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We’ve recently returned from the Kidz in Motion (KIM) Conference, which is the National Child Passenger Safety Conference, where we had a chance to talk with the very experts who help to shape policy on rear-facing. An open forum was added to the conference schedule at the last minute to address the current status of research on which the American Academy of Pediatrics’ rear-facing to age 2 policy is based. The original study from 2007 claims that rear-facing to age 2 is five times safer; however, Dorel commissioned a review of the study that shows those statistics to be in error. We now have a better idea of what’s going on with the recent Dorel policy statement, where they removed language from their labels and instruction manuals requiring children to remain rear-facing in their convertible seats until age 2.

Dr. Ben Hoffman MD FAAP CPST-I, Chair of the AAP’s Committee on Injury, Violence, and Poison Prevention, led the session and stated that the AAP is not making any changes to their rear-facing policy right now. Jeya Padmanaban, the author of the new research, who found the errors in the original study, has submitted her research to an unknown journal and we are all waiting for it to be peer-reviewed and published. Dr. Hoffman said the AAP is closely monitoring the situation but has no inside information on when, or even if, publication may happen. And he’s the guy who would know.

There was a discussion of research currently being done in the area of child passenger safety and it’s pretty slim. As we all know, money has dried up. Years ago, State Farm had an excellent partnership with the Children’s Hospital of Philadelphia (CHOP) where they pulled data from State Farm’s customers. That program, Partners for Child Passenger Safety, ended a decade ago. CIREN is another network where data from level one trauma centers was analyzed in conjunction with biomechanical engineering teams. The last data set from that program is dated 2015. That’s not to say there aren’t currently any studies being made and progress being made in CPS. It’s just that data to focus on injuries to RF children exclusively isn’t being collected.

The panel did discuss Sweden, since it’s a popular comparison country because of its low crash injury rates for children. All agreed that because of the way their carseats are engineered and installed, we can’t compare the U.S. to Sweden. Their vehicle fleet is newer and different, their roads are different as are the miles driven. They also don’t use forward-facing carseats with a harness so there is no way to compare the effectiveness of RF seats to FF seats in that country. From a pediatrician’s perspective, Dr. Hoffman contributed that their entire healthcare system sets them up for different crash outcomes because they may start out healthier.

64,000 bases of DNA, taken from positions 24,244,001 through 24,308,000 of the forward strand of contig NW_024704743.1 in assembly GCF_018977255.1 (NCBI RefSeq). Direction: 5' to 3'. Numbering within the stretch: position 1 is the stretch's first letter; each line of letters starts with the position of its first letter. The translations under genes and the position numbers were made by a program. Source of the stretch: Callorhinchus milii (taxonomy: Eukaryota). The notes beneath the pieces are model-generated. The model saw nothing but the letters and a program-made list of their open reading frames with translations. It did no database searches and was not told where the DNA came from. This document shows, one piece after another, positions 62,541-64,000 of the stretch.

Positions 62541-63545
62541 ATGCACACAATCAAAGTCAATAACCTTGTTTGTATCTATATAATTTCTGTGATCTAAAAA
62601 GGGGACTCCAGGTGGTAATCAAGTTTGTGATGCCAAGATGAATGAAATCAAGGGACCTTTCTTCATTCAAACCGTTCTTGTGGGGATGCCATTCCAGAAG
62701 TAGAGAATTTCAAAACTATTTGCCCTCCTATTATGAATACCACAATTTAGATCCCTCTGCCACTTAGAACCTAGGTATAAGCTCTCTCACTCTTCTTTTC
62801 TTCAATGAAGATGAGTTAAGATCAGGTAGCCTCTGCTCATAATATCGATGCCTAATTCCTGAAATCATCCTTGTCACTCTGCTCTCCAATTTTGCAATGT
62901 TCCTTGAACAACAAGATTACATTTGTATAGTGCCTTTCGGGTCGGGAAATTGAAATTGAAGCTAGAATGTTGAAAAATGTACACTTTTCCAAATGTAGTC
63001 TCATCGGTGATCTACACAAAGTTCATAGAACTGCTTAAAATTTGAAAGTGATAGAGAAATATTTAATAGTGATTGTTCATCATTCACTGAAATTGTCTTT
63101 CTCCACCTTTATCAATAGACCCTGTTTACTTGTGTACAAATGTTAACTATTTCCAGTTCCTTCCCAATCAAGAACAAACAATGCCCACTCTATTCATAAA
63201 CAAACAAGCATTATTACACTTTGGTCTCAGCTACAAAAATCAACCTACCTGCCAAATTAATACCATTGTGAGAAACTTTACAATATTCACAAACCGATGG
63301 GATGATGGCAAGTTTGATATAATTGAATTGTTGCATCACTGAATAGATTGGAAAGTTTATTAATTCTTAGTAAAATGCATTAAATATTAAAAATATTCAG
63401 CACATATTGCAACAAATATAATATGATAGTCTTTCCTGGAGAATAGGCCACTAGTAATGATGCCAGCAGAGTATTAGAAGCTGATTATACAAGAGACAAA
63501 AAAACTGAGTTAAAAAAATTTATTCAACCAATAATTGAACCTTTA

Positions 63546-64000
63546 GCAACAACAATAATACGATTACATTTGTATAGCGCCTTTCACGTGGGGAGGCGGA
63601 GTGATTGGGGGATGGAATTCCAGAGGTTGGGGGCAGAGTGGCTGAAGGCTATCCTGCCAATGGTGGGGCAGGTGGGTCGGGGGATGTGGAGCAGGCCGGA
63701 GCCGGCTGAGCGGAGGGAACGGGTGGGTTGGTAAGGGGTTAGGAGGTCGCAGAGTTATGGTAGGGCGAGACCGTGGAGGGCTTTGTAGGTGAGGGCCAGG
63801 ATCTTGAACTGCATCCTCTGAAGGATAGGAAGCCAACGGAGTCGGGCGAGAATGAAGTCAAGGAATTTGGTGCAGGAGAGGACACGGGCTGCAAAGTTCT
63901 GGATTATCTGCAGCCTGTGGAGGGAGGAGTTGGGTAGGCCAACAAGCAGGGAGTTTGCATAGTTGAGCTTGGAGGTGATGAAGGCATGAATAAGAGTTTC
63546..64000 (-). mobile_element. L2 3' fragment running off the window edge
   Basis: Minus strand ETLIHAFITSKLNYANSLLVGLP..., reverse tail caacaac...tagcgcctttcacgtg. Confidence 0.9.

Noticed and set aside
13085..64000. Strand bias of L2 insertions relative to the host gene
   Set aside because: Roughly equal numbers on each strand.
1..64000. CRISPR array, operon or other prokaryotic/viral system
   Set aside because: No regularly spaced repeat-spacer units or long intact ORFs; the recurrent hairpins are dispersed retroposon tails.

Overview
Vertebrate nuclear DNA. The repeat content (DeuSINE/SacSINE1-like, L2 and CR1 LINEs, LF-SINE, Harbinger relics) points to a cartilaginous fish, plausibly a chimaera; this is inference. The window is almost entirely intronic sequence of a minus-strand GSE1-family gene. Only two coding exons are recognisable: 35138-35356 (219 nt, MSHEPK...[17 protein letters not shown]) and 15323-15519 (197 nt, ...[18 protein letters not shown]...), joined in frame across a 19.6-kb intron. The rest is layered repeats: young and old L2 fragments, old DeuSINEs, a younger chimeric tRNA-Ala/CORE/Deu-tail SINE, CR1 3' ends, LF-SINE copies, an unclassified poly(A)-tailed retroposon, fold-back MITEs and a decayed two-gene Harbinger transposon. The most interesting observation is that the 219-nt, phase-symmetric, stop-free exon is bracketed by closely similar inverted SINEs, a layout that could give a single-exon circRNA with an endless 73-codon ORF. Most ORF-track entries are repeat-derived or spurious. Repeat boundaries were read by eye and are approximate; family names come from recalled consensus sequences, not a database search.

The big take-home message of the session was that when used and installed properly, carseats are doing an amazing job of keeping children safe, no matter which direction they face.

What to Do

  • Keep your child rear-facing until age 2
    • Stay the course until/unless it’s proven to change
    • There’s no evidence currently that RF until 2 is harmful
    • Some carseats and some state laws require it
  • Don’t say “It’s 5 times safer to RF to age 2”
    • That’s the statistic that’s being called into question
  • After 24 months, it’s a parental choice when to turn
    • We simply don’t know if it’s safer to RF after age 2. Yes, it seems logical that it should be safer, but there are other variables in the vehicle crash environment.
    • If you choose to RF after age 2, make sure to snug up the harness so you can’t pinch any webbing above the chest clip and put the seat in its most upright angle as the manufacturer allows

At this point in the research, there are more unknowns than knowns and we’re definitely in a holding pattern waiting for that revised journal article to come out. There’s no doubt that Dorel’s statement came at a damaging time when states are passing laws requiring rear-facing to age 2 based on what turned out to be a flawed study. We’re in shock as much as the original authors are, as they didn’t set out to mislead anyone. They are all highly qualified researchers in their fields with professional reputations to uphold.

Just as I say to all my child passenger safety technician candidates in tech class: “Never say never in CPS. It’s an ever-changing field with no absolutes.”